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how many columns of extracts would be considered 'fair and moderate,' and what precisely is the meaning of the words 'for the purposes of review'? Furthermore, What is a review? We are well content to leave these questions unanswered and to hurry on.

Copyright in respect of a newspaper is to apply only to such parts of the newspaper as are compositions of an original literary character, to original illustrations therein, and to such news and information as have been specially and independently obtained.

This clause seems very loosely drafted, and is sure to be hotly debated. Yet it will be found difficult to find language of precision. To give copyright for a term of years in news and information appears to us highly irrational. Twenty-four hours' protection is all it requires.

That humble individual the lecturer, whose usual complaint against the press is that it cuts him down as if he were a flower of the field, is honoured with protective provisions too elaborate to be here stated. We are not aware that lecturers are an organised body, but if they controlled fifty boroughs they could not have more attention paid to them. After all, patient merit comes by its reward.

The feelings of our self-governing colonies are respected by the provision that nothing in this Act shall prevent the passing in a British colony of any Act respecting the copyright within that possession of works first published in that possession.'

There is, however, now before the House of Lords another Bill, introduced by Lord Monkswell, on whose shoulders the mantle of Lord Herschell has fallen in this matter. A good deal of evidence of publishers, lawyers, authors, and dramatists has been taken by the Select Committee of the House of Lords, to which this Bill was referred, and Lord Thring has devoted his great abilities and long experience to the further elucidation of a difficult subject. The differences between the two Bills are not very considerable.

It would be unwise to discuss at greater length Bills which may never be introduced to the notice of Parliament, but their proposed provisions will at least serve to show the direction any future legislation is likely to take. But it may be worth while to notice that Lord Monkswell's Bill does not employ the word 'original' in the clause describing copyright; but it adopts the same proposal as to the duration of copyright-namely, the term of the author's life and thirty years afterwards. Eighteen hours' protection is given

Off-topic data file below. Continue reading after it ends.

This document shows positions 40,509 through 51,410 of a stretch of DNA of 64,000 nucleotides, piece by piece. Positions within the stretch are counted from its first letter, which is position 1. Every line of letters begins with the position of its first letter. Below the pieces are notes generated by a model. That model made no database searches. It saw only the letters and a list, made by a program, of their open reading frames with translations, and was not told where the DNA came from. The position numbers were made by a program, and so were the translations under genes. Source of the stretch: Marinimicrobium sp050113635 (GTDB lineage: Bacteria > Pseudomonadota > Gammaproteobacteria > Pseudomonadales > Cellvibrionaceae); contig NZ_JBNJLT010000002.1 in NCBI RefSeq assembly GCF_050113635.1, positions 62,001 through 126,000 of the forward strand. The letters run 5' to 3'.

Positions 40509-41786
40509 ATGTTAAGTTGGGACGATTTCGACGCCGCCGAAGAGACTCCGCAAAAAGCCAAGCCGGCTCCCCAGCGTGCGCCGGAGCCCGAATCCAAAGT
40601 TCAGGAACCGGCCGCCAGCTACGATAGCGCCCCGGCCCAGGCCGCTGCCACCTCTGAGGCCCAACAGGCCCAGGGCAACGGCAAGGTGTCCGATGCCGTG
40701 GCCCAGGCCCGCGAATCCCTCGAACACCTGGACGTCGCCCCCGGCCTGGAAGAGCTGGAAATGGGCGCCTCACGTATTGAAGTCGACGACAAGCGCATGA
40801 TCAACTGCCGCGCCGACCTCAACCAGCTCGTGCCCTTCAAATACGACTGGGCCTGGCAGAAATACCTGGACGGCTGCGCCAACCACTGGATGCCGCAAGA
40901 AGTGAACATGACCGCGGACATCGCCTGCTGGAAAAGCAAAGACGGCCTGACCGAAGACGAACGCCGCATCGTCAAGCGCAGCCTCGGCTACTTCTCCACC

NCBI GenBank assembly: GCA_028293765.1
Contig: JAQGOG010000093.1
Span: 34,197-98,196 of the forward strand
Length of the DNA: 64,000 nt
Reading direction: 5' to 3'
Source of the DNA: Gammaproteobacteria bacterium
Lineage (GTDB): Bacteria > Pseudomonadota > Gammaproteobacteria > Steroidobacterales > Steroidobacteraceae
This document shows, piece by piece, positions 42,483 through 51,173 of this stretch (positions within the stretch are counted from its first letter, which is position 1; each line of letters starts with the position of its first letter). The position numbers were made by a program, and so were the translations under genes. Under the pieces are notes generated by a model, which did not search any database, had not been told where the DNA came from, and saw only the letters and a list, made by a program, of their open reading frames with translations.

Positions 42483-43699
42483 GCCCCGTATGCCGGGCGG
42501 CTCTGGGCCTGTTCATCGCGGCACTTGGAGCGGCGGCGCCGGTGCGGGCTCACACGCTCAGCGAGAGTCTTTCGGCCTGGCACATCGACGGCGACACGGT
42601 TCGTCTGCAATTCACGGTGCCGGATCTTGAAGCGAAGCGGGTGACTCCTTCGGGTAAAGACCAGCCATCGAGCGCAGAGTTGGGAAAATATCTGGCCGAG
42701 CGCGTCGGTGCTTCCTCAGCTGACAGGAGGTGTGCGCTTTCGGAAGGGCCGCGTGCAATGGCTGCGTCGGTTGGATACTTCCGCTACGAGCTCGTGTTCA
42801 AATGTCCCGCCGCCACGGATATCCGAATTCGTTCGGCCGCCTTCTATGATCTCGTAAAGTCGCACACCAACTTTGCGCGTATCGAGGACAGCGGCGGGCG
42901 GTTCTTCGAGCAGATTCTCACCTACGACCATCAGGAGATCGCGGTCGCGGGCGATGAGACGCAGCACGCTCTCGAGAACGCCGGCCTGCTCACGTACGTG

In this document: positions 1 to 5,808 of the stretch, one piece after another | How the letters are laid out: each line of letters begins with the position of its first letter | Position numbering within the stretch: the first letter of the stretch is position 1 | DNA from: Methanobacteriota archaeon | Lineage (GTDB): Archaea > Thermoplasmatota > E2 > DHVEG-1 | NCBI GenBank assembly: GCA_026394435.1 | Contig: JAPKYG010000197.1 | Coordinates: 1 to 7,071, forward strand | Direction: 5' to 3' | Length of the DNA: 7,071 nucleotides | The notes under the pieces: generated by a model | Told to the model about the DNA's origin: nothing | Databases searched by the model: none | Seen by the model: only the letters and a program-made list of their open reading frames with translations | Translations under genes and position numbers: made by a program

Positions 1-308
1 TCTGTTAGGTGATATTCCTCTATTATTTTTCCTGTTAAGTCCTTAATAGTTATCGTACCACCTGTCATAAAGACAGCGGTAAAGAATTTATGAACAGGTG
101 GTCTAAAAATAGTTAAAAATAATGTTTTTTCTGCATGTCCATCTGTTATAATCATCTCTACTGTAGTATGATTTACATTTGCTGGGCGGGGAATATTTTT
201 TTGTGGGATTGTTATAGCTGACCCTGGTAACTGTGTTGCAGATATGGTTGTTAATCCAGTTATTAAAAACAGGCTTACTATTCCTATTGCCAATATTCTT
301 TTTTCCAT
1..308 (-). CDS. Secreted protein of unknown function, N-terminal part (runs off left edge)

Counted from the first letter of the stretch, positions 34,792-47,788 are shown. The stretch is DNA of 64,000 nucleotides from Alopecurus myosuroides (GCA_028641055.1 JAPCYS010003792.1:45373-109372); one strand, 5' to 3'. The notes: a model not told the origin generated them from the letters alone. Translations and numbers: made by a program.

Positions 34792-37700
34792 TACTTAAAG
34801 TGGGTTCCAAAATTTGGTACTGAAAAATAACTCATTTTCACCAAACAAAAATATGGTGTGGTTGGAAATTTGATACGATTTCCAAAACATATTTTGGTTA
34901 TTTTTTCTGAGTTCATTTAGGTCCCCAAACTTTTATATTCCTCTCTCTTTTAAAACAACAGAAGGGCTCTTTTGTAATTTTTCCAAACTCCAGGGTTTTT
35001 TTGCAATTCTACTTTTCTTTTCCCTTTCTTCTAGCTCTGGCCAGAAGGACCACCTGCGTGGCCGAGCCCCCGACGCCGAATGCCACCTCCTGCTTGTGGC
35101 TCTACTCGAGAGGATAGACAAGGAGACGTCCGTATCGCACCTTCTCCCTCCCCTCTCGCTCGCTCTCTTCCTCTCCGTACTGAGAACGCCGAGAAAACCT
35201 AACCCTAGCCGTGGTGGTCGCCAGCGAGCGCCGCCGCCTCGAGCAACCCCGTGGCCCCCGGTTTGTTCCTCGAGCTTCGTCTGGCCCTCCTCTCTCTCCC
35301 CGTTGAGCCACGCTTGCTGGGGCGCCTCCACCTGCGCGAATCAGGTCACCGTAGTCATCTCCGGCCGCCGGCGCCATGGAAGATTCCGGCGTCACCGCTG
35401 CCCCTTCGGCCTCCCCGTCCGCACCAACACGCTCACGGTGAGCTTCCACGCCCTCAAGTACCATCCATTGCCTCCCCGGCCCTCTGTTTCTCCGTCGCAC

to news of any fact or event which has happened outside the United Kingdom, which news has been obtained by any newspaper or news agency'specially and independently.'

The subject of copyright is at once both big and little. The commercial side of literature is its little side. The great books of the world were not written for money and have rarely produced any during the lifetime of their authors. The writers most interested therefore in just laws of copyright are the small writers. For example, had Mrs. Henry Wood been entitled to a share of the profits realised by the play of East Lynne,' it would have poured Pactolus into her lap. But the Legislature cannot draw distinctions between (to use Thurlow's imagery) Homers and Hawkesworths, or between Tennysons and Tuppers. The Legislature would go hopelessly wrong if it tried to do anything of the kind and would be certain by an overwhelming majority to put its money on the wrong horse.

Bad authors have a right to flourish on the bad taste of their contemporaries. The day labourer is worthy of his hire, and it is the duty of every civilised State to see to it that its municipal laws relating to the products of men's brains are just and reasonable. On the whole the law of copyright throughout the world is in a sound state, though, as we have taken the occasion to point out, improvement is still possible.


ART. VIII.-1. The Writings of James Russell Lowell. Prose and Poetry. In 10 vols. Boston and New York: 1897.

2. The Letters of James Russell Lowell. Edited by CHARLES ELIOT NORTON. London: 1894.

3. James Russell Lowell and his Friends. By EDWARD EVERETT HALE. London: 1899.

4. Impressions of Spain. By JAMES RUSSELL LOWELL. Compiled by JOSEPH B. GILDER. With an Introduction by A. A. ADEE. 1899.



HE work, which has recently been published both in America and in England, entitled James Russell 'Lowell and his Friends,' and which we owe to Dr. Edward Everett Hale, is a fitting and interesting conclusion to the collected editions of Lowell's works, and to permanent or ephemeral biographies, of which he is the subject. Letters of Lowell, edited by Mr. Charles Eliot Norton, which were published in 1898, gave us an account of Lowell's life from his own pen. So continuous and voluminous was his correspondence, from youth almost to the day of his death, that he tells his own tale. The Letters are, in fact, a complete autobiography. 'I never wrote a letter ' which was not a sincere portrait of my mind at the time.' This is what he said in his earlier manhood, and though with advancing years there came some shrinking of the correspondence, and a less subjective tone, no man ever revealed himself in his letters more sincerely than did Lowell.


In the more recent volume we have a picture of him by one of his earliest comrades-of Lowell among his friends, of the society and the places in which he passed the best part of his life. That life was complete to a degree not frequently seen, and a knowledge of it will assist those on this side of the Atlantic to understand the growth during the last threequarters of a century of the American people. It represents so many phases of national thought and feeling.